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Chagas disease

Definition
Chagas disease is a tropical parasitic disease caused by the protozoan Trypanosoma cruzi, and associated with cardiomyopathy, arrhythmias, as well as megaviscera.
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Pathophysiology
Chagas disease is caused by the protozoan Trypanosoma cruzi.
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Epidemiology
The total estimated number of people with Chagas disease in the US is 238,091.
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Disease course
The transmission of the Trypanosoma cruzi parasite in the humans causes tissue damage and acute inflammatory response; with the persistence of infection, the chronic inflammatory response is elicited resulting in Romana sign, lymphadenopathy, hepatosplenomegaly, myocarditis, pericardial effusion, meningoencephalitis, cardiomyopathy, megaviscera, polyneuropathy, stroke, and death.
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Prognosis and risk of recurrence
The risk of mortality in advanced disease is as high as 85% at 10 years.
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Key sources
The following summarized guidelines for the evaluation and management of chagas disease are prepared by our editorial team based on guidelines from the Infectious Diseases Society of America (IDSA/CDC/NIH/HIVMA 2023), the European Society of Cardiology (ESC 2022), the Center for Disease Control (CDC 2021), the Pan American Health Organization (PAHO/WHO 2019), the International Society for Diseases of the Esophagus (ISDE 2018), the American Heart Association (AHA 2016), and the American Heart Association (AHA/HRS/ACC 2013).
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Guidelines

1.Screening and diagnosis

Indications for screening, in pregnancy
Obtain screening for Trypanosoma cruzi infection before or during pregnancy in females at risk for Chagas disease. Recognize that females lived in Mexico, Central America, and South America are at greatest risk for Chagas disease.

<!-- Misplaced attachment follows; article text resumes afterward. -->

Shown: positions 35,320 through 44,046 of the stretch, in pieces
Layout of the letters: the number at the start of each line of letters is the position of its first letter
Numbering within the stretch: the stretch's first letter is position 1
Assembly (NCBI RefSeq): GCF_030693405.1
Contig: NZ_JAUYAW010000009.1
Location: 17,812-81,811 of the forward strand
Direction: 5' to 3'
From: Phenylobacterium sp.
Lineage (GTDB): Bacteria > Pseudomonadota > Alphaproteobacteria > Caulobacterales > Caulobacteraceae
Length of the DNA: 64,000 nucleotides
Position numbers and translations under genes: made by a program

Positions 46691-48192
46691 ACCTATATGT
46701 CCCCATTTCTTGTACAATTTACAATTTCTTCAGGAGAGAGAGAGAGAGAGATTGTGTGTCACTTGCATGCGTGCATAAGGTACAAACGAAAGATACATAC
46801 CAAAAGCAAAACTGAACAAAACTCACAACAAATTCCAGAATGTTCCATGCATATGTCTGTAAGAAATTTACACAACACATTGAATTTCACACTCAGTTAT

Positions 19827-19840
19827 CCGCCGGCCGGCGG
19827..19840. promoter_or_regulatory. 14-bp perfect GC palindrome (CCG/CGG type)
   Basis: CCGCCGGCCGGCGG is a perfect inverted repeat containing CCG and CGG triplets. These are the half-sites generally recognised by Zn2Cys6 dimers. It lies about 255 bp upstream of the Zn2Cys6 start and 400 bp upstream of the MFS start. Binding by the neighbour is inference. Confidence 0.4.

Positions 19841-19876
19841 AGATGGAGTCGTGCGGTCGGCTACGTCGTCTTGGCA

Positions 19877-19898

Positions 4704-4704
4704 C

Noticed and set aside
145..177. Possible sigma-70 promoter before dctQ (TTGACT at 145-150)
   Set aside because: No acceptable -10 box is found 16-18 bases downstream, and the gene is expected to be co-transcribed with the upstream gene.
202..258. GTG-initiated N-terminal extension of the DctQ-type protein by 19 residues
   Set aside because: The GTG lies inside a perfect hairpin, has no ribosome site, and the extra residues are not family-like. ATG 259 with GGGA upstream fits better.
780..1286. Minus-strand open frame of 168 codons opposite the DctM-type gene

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Do not obtain routine screening for Trypanosoma cruzi infection in pregnant individuals living in the US unless there is concern for exposure to triatomines.
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  • Indications for screening (in infants)

  • Indications for screening (in family relatives)

2.Diagnostic investigations

Blood smear: as per CDC 2021 guidelines, obtain parasitologic tests, including identification of trypomastigotes in blood by microscopy, for the diagnosis of acute Trypanosoma cruzi infection. Recognize that circulating parasite levels decrease rapidly within a few months and are undetectable by most methods during the chronic phase.
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  • Serology

  • Work-up

3.Medical management

Antitrypanosomal therapy, indications, CDC: initiate antitrypanosomal therapy in all patients with acute or reactivated Chagas disease and in pediatric patients < 18 years old with chronic Trypanosoma cruzi infection. View the diagnosis of congenital Chagas disease as a form of acute Trypanosoma cruzi infection.
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  • Antitrypanosomal therapy (choice of agent)

4.Specific circumstances

Pregnant patients: obtain screening for Trypanosoma cruzi infection before or during pregnancy in females at risk for Chagas disease. Recognize that females lived in Mexico, Central America, and South America are at greatest risk for Chagas disease.
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  • Patients with congenital Chagas disease

  • Patients with Chagas cardiomyopathy (evaluation)

  • Patients with Chagas cardiomyopathy (amiodarone)

  • Patients with Chagas cardiomyopathy (ICD placement)

  • Patients with Chagas cardiomyopathy (catheter ablation)

  • Patients with Chagas disease esophagopathy

  • Patients with HIV

5.Patient education

General counseling: advise patients with Chagas disease to refrain from donating blood.
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